1.The Romance

I’m a broken record when it comes to Taiwanese dramas, but they’ve got intimacy and romance locked down. Fans of Meteor Garden will know that Barbie and Vic have a sparkling chemistry and it’s on full display in Mars. The tender pain of Qi Luo’s past means that the desperation they feel for each other has to be gentle and careful. Their faith in one another is inspiring as we watch the characters resolve their heart aches. The pacing of the romance is delightful – an early first kiss, devoting much of the show to deepening the relationship rather than approaching it. A+.

2. Qing Mei (Megan Lai)

Appearing first as a villain, Qing Mei’s character has just as much growth in the show as our main duo. Rarely do you see so much compassion from a character initially meant to stir up tension. Her fiery attitude is a nice pairing with Qi Luo’s quiet nature; often Qing Mei will speak up when Qi Luo won’t. She shows an incredible maturity in supporting Qi Luo and Ling. Even though it’s mostly in the background, her pairing with Da Ye (Xiu Hie Kai) always brought out a pleasant side to a dark story. 


1.Tragedy on Tragedy


You really need to be in the right mindset for a show like this. While it offers plenty of sweet moments, its default tone is overwhelmingly solemn. Ling and Qi Luo’s relationship is framed by the ghosts of their pasts. Any happiness does not last long as one obstacle is always followed by another. I’m not crazy about how sad the show is, but since it handles it smartly and uses it always for the betterment of our characters, it’s not much of a hindrance. Still, for how long the show is, it’s difficult to be in that mindset for long. 

2. The Ending

*SPOILERS*I’ll start off by saying that yes, I am relieved that Mars has a happy ending. Nobody gets killed off or tragically separated. I wasn’t terribly surprised as I have read the comics before watching the show, but I had hoped to get a bit more out of the ending. The last few episodes have a lovely proposal and while the show gives a glimpse of their lives together, I was honestly hoping for a wedding.  When Qi Luo tried on the veil as Ling got attacked, my heart just dropped. It’s in tone with the show to have the theme of the last episode be tragic, but I would have preferred just the once to take the happy route. I felt that I missed out on the reward of the wedding after watching the tragedies of our poor couple, even though knowing they had one is consolation.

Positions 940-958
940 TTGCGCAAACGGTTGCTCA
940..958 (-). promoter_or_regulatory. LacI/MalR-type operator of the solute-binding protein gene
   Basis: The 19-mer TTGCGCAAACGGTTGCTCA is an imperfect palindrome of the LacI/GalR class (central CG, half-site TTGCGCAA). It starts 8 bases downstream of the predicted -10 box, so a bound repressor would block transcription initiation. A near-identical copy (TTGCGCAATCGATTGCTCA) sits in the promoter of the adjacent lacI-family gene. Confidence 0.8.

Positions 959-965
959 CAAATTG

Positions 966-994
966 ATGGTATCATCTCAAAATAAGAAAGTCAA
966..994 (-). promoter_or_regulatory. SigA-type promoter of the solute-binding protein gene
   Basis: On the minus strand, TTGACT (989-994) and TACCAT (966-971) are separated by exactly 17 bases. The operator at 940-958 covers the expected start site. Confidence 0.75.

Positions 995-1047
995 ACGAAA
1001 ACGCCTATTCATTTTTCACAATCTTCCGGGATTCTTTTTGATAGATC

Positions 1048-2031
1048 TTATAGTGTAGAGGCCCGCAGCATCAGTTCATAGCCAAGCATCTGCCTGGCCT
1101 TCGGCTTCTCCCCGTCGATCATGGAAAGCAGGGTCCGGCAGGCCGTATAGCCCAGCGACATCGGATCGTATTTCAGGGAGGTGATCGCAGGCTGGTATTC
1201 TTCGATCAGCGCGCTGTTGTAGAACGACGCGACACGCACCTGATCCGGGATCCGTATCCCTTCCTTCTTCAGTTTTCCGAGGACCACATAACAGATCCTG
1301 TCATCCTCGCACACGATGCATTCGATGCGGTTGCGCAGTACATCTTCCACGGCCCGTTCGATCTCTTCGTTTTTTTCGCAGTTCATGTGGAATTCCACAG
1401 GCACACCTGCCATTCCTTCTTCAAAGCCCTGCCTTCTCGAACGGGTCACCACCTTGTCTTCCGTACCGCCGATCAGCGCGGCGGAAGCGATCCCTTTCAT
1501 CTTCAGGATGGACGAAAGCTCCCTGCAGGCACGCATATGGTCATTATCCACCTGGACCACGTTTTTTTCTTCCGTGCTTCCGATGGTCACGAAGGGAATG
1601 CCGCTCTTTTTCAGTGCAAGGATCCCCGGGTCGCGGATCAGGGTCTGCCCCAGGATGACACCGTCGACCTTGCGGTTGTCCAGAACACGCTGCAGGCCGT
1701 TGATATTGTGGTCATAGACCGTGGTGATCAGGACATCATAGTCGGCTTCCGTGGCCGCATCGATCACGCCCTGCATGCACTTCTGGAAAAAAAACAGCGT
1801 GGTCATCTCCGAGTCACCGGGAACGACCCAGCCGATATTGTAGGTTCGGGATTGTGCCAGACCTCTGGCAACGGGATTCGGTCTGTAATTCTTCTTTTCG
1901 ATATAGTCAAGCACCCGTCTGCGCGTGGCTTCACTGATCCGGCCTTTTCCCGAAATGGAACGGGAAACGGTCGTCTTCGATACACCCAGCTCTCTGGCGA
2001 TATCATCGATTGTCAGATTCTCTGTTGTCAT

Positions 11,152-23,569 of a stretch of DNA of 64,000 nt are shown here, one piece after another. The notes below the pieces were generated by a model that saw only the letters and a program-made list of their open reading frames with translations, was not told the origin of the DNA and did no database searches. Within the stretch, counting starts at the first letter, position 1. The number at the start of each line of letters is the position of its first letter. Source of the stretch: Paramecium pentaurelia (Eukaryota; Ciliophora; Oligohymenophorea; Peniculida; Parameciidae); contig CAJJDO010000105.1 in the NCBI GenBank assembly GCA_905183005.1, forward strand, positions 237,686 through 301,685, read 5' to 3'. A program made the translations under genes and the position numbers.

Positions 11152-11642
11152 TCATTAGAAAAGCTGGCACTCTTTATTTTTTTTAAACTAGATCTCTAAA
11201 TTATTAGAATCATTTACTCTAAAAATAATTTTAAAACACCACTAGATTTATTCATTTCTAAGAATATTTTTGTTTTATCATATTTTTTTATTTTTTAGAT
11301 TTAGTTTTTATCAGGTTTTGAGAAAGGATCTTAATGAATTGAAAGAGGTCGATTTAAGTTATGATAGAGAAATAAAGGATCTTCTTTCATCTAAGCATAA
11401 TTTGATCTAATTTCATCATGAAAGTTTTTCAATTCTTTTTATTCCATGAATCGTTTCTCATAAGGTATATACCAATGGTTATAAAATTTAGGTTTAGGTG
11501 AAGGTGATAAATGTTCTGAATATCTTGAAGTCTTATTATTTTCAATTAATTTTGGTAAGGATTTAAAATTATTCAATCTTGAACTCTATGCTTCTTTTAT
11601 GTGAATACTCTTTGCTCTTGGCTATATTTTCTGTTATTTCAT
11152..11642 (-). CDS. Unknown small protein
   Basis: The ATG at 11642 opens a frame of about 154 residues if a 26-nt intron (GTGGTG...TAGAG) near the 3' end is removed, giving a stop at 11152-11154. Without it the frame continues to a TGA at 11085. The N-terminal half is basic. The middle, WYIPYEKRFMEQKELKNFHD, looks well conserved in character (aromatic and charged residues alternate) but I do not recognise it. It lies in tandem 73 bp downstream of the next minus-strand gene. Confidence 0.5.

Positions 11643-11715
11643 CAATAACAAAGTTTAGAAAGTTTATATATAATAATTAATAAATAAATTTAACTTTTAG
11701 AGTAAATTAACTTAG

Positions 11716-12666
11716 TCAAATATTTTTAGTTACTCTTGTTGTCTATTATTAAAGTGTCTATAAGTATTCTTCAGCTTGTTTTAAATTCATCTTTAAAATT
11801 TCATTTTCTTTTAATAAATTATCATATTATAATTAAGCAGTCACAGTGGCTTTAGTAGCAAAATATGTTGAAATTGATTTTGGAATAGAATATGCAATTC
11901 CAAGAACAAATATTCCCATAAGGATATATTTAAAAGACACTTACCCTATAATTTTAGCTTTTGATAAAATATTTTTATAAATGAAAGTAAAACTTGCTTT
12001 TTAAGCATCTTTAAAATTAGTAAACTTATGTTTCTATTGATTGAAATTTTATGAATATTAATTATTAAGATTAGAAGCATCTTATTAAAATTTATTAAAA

3. Tong Dao (An Jun Can)

After pondering on this show for a few days, I’m still not sure whether Tong Dao is supposed to be sympathetic at all. For a storyline that deals in layers and complexities, Tong Dao seems bound to be one note in his violence. While he serves as a sort of foil for Ling, some sort of growth would have been nice. At the end, I’m not sure if he’s still faking any revelations or actually considering things about himself. *SPOILERS* He appears to come to some conclusions about himself, but when he stabs Ling, it all sort of falls apart. He is by far the most tragic character on the show. Also, how the heck does he keep getting out of the mental care facility? I mean, he’s a murderer, attempted murderer, and unhealthy psychopath. All those doctors should lose their licenses for approving him as safe for public release.


1.Qi Luo’s Mom (Ying Cai Ling)

YIKES. It’s going to take a lot for any other character to top worst parent after this show. If you only watched the show up until the halfway point, you’d think she was a little shy but a fine mother. *SPOILERS* That is until she gets back together with Qi Luo’s sexual abuser, putting her back in the same house as the man who raped her. AH!!! What an awful parent. She is in full awareness of her daughter’s predicament, but chooses him anyway. She willingly said Qi Luo was not to work and just focus on her studies. She pushed herself too far then punishes Qi Luo in the most awful way. Then when he attacks her again, she doesn’t take her daughter’s side! There is just no way to see her side of things. I’d be homeless and dying before making her choices. Her only small redeeming quality is giving consent for Qi Luo to marry Ling. What an atrocious character.  


So… While this show is quite a bit heavier than I prefer to dive into for 20 episodes, it’s altogether heartwarming and has a wonderful romance. Ling and Qi Luo are the heart of the show and I’d spent another 20 episodes with them if I could. I doubt I’ll be rewatching this any time soon, but it’s a solid story for a single watch.

Final Grade: B+

P.S. Ling's dad is a great example of a rich parent who cares about the happiness and heart of his child, rather than railroading his ways onto him. FINALLY.